Early treatment key for a childhood syndrome linked to COVID-19

Posted on Monday 8th June 2020
Close up image of the coronavirus

A detailed analysis of children with a rare childhood syndrome linked to COVID-19 has shown that early treatment is a key factor in outcomes. The clinicians leading the study advise parents to seek medical care for their child if they are worried.

The analysis of 58 children with paediatric inflammatory multisystem syndrome (PIMS-TS) was completed by clinicians at Evelina London Children’s Hospital, Great Ormond Street Children’s Hospital and Imperial College London. The clinicians say that the analysis confirms that this is a new condition, and should be treated differently to existing conditions, such as toxic shock and Kawasaki disease.

PIMS-TS is a rare syndrome which has emerged in a small number of children during the COVID-19 pandemic. These children have an immune response that causes severe inflammation in blood vessels and can lead to heart damage.

The first cases of PIMS-TS were treated at Evelina London in mid-April. The team initiated efforts with colleagues at St Mary’s Hospital, Imperial College London and Great Ormond Street Hospital to identify further cases and characterise the disease.

The team analysed the characteristics of the disease in 58 children treated for PIMS-TS at eight hospitals across the UK between 25 March and 20 May 2020.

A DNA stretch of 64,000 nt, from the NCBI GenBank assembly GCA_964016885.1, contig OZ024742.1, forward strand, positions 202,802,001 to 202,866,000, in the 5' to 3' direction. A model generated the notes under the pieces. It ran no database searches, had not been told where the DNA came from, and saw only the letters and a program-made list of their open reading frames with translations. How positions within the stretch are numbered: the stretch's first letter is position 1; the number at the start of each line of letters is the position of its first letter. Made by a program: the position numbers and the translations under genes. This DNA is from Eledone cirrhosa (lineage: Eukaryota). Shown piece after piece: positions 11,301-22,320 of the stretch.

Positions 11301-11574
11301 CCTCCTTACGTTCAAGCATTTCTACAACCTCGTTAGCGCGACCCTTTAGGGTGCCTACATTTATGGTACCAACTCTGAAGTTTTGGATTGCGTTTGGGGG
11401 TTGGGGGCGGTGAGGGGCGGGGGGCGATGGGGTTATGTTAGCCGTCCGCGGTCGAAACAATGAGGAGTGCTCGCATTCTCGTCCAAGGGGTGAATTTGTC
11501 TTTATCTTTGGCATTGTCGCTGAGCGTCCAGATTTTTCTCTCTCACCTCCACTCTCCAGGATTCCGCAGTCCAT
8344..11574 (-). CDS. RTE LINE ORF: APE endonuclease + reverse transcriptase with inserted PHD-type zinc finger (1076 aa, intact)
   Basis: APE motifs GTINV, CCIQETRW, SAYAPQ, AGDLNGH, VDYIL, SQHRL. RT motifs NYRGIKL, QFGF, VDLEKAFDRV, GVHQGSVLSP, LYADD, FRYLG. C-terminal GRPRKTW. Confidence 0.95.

They looked at patients’ symptoms, laboratory results, treatment and the progress of their disease and compared these to similar records from a large cohort of children previously treated for Kawasaki disease and toxic shock syndrome. This confirmed that the diseases are clinically different, and need to be managed in a different way.

Of the 58 children diagnosed with PIMS-TS, 70% were from black Asian and minority ethnic (BAME) groups. It is not clear why this is the case, and from the small numbers involved, it is not statistically possible to tell whether BAME children have worse outcomes.

The team found that the first cases they saw in April were more severe. With earlier identification and treatment, more recent patients had fewer complications.

Dr Julia Kenny, consultant in paediatric infectious diseases and immunology at Evelina London, said: “Our analysis has shown that this is indeed a new condition. Untreated, there are serious complications but with early identification and treatment, outcome is excellent with the children we are reviewing after discharge completely well. If parents are concerned that their child is becoming seriously ill, please seek health assessment either via your GP, 111 or in an emergency 999/Emergency Department.

“For clinicians, it’s important that we build collaborative research to quickly improve our understanding of the condition and the best evidence based treatment for our patients.”

Lead author Dr Elizabeth Whittaker, from the Department of Infectious Disease at Imperial College London and a consultant in paediatric infectious diseases and immunology at Imperial College Healthcare NHS Trust, said: “The new condition, PIMS-TS, is extremely rare but it can make a child very ill, so it’s important to characterise the disease properly so we can provide close monitoring and the best treatment.”

Dr Alasdair Bamford, consultant and specialty lead in paediatric infectious diseases at Great Ormond Street Hospital, said: “An important next step will be to review this data in the context of other studies being published from around the world. This will help inform management guidelines and also to further refine the case definition. Recruitment of children into observational studies and clinical trials will be key to creating an evidence base for the best treatment.”

The team urge any parents worried about their children to seek advice from healthcare services. Learn more about our response to COVID-19.